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The Hallmarks Of A Resilient Relationship: Harmony Rupture Repair

The Cycle of A Couple’s Relationship

“Happily Ever After.”

relationships cycle & gay couple counseling can helpHow many times have you heard that phrase?

Speaking for myself, it is many, many, many. And every single time I hear it, I wince.

Since the phrase is used so often to describe the hopes and expectations of people in relationships, I do find myself wincing a lot.

Every couples therapist knows that happiness in a long-term relationship does not come easily. Both members of every couple must fight for their love each and every day. Anyone who has successfully navigated a successful long-term relationship or marriage knows that there is no such thing as happily ever after.

Nevertheless, common culture continues to promote the notion that when you find the right person, things should naturally flow in a positive direction. Nothing could be further from the truth.

One of the worst enemies of happiness in a relationship is stagnation. The couple that stops growing together ends up growing apart. In every successful relationship, each member of the couple must be challenging the other to grow and change in meaningful ways.

It’s not about changing into a different person for your partner; it’s only about listening to your partner’s feelings and needs and making an honest effort, out of love, to meet them. As long as your partner is asking for healthy things (even if they’re painful or difficult), this is a process of pushing each other to grow. That is the hallmark of a successful relationship.

When you are truly in a relationship that is working, there must be friction to keep both partners growing. The friction shows that you are being honest with each other and that you are willing to fight for the relationship. The changes you make for each other are both an expression of your love and a product of your love.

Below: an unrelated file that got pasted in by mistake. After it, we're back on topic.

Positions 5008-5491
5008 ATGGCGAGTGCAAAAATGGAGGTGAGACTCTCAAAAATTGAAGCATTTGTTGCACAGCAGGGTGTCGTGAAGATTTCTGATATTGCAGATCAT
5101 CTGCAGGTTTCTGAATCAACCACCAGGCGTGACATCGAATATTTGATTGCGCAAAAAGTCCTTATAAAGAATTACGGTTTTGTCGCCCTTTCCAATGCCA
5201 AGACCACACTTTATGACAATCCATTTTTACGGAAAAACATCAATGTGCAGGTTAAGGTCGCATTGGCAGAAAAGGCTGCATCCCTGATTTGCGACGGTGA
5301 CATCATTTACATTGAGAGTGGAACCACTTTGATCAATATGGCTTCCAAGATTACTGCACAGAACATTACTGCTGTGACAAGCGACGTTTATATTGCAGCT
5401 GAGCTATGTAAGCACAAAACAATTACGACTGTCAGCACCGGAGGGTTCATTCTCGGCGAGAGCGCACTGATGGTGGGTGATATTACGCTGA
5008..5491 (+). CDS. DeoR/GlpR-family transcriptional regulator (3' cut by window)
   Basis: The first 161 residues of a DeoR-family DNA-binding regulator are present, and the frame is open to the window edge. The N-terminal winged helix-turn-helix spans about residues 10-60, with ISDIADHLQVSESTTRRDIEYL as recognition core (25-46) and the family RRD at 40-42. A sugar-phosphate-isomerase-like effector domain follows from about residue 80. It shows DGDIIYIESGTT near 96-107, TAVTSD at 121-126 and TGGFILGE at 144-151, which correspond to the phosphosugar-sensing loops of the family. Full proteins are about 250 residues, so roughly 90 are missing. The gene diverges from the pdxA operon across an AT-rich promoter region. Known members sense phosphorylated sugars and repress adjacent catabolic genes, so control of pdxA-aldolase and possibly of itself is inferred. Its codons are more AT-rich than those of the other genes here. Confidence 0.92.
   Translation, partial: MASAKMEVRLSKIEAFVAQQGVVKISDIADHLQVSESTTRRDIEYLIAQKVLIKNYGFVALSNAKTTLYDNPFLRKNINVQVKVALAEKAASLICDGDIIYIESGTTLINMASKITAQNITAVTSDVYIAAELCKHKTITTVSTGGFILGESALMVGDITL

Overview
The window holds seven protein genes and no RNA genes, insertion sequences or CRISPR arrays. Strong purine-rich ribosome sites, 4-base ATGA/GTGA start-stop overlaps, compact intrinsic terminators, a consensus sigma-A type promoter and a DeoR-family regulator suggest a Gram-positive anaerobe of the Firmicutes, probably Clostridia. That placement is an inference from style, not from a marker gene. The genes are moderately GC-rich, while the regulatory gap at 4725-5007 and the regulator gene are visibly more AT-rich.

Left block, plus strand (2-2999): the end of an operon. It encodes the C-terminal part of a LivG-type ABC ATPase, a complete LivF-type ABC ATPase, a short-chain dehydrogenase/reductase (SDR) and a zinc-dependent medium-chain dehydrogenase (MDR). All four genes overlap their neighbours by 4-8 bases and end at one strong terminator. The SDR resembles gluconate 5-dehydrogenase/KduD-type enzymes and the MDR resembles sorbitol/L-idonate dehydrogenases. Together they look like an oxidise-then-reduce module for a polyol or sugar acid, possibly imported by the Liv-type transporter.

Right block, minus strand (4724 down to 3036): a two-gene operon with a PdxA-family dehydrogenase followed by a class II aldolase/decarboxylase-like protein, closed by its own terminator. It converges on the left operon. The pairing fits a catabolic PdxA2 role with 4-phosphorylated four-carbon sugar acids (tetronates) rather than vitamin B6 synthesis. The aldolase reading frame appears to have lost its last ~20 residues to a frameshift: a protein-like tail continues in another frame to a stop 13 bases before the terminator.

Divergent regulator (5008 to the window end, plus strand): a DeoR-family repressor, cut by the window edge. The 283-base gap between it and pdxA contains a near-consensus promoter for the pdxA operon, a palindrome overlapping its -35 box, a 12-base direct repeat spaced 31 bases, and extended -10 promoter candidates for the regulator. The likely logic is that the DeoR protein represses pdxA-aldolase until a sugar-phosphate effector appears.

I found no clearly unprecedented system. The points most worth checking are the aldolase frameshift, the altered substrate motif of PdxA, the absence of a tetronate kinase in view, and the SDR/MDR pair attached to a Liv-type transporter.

Every healthy relationship follows a predictable, productive pattern. This pattern is the hallmark of a healthy, stimulating, growing, resilient relationship.

Harmony — Rupture — Repair

  • Harmony: This is everyone’s favorite part of the relationship cycle. It’s the feeling you have when things are going smoothly between you and your partner. You’re enjoying each other’s company and you are getting along. No fighting, no friction. This is what people are imagining when they utter the phrase “happy ever after.” And it’s the picture that popular culture likes to paint of successful relationships. Everyone would like to believe that this is how relationships are supposed to be. But actually, this stage must be earned not just once, but over and over again.
  • Rupture: It is actually not humanly possible for the Harmony stage to last forever. Every single coupling of human beings on this earth is on a path toward rupture. It’s not a matter of whether a rupture will occur; it is a matter of when. But the good news is that ruptures are not bad. They are actually opportunities to deepen, enrich and enliven the relationship. The rupture holds the passion and the clash brings out the feeling. And feeling is the glue and spice that makes every relationship valuable and worthwhile.
  • Repair: The Repair phase is where the real work happens. What do you need your partner to do to fix this problem, and what can you do to make him happy? Working out a new understanding or a compromise, or deciding to work toward a change communicates love and care, shows commitment and builds trust with each other. When you do this phase right, you continually learn more and more relationship skills that you can use over and over again, making problems become less and less painful as they happen. Going through rough waters together and coming through to the other side intact propels you into the Harmony phase, where you enjoy the love and dedication and care that has been there all along.

If you grew up in a family that avoided conflict, squelched emotions or discouraged meaningful conversation (Childhood Emotional Neglect, or CEN), you are at great risk of avoiding or squelching the healthy rupture your relationship needs or being unable to initiate and/or tolerate the meaningful conversation to repair it.